An Irish-built replica Viking ship arrives in Dublin today under the power of 64 oarsmen at the end of a two month voyage from Denmark.
The Sea Stallion of Glendalough, the biggest reconstruction of a Viking long ship in the world, is modelled on a 900-year-old vessel.
It put into Irish shores at Clogherhead, Co Louth last week after sailing 1,000 miles from the Danish port of Roskilde, via Norway and the Orkneys.
It is to be put on show in the National Museum in a homecoming of sorts after it arrives in the capital city.
It is a reconstruction of a ship, the Skuldelev 2, built in Dublin in 1042 which is believed to have sunk in Roskilde Fjord, near Copenhagen, some 30 years later.
The remains of this ship, as well as four others, were excavated in the 1960s.
The reconstruction was carried out over four years at the boatyard attached to the Roskilde Viking Ship Museum.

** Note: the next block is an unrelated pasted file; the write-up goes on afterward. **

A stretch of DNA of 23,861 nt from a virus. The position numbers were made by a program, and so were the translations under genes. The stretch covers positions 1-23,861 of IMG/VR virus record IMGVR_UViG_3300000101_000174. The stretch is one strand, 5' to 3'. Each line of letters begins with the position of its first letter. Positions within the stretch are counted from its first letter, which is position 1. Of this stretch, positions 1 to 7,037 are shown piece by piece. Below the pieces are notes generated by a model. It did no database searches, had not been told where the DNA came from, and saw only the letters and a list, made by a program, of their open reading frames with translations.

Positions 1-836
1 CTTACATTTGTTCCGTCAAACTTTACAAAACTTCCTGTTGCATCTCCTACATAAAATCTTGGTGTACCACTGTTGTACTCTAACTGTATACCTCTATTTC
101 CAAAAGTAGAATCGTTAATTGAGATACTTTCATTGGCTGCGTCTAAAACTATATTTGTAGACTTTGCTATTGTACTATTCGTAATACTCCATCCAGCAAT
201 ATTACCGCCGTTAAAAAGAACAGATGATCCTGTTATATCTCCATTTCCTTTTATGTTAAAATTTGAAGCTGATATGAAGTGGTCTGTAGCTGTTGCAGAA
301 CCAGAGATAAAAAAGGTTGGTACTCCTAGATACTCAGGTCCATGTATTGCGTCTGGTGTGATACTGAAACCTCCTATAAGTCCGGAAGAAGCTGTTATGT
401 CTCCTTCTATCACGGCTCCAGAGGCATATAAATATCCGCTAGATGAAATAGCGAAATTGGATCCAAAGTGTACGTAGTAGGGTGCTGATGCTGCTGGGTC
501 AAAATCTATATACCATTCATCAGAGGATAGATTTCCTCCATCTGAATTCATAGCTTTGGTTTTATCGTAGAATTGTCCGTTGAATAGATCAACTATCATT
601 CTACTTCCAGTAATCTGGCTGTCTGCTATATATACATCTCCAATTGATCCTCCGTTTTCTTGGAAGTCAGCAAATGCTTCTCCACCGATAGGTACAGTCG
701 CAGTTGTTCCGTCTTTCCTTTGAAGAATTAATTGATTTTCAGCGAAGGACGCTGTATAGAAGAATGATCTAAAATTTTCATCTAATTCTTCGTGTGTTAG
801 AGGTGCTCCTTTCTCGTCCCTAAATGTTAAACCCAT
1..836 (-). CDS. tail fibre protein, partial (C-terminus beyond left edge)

The shipbuilders employed the same materials, tools and techniques used to build the original ship and around 300 oak trees were used, with more than 7,000 nails, rivets and spikes.
The boat, which is 30 metres long, left Denmark on July 1 and set sail for Ireland with a crew of 65.
The purpose of the voyage is to test and document the seaworthiness, speed and manoeuvrability of the ship on the rough open sea and in coastal waters with strong currents.
It is hoped the voyage will also give insights into Viking society.
It is more than 1,200 years since Viking raiders landed in Ireland. They came exclusively from Norway and the first recorded raid was in 795 on Rathlin Island, off the Antrim coast, where the local church was burned.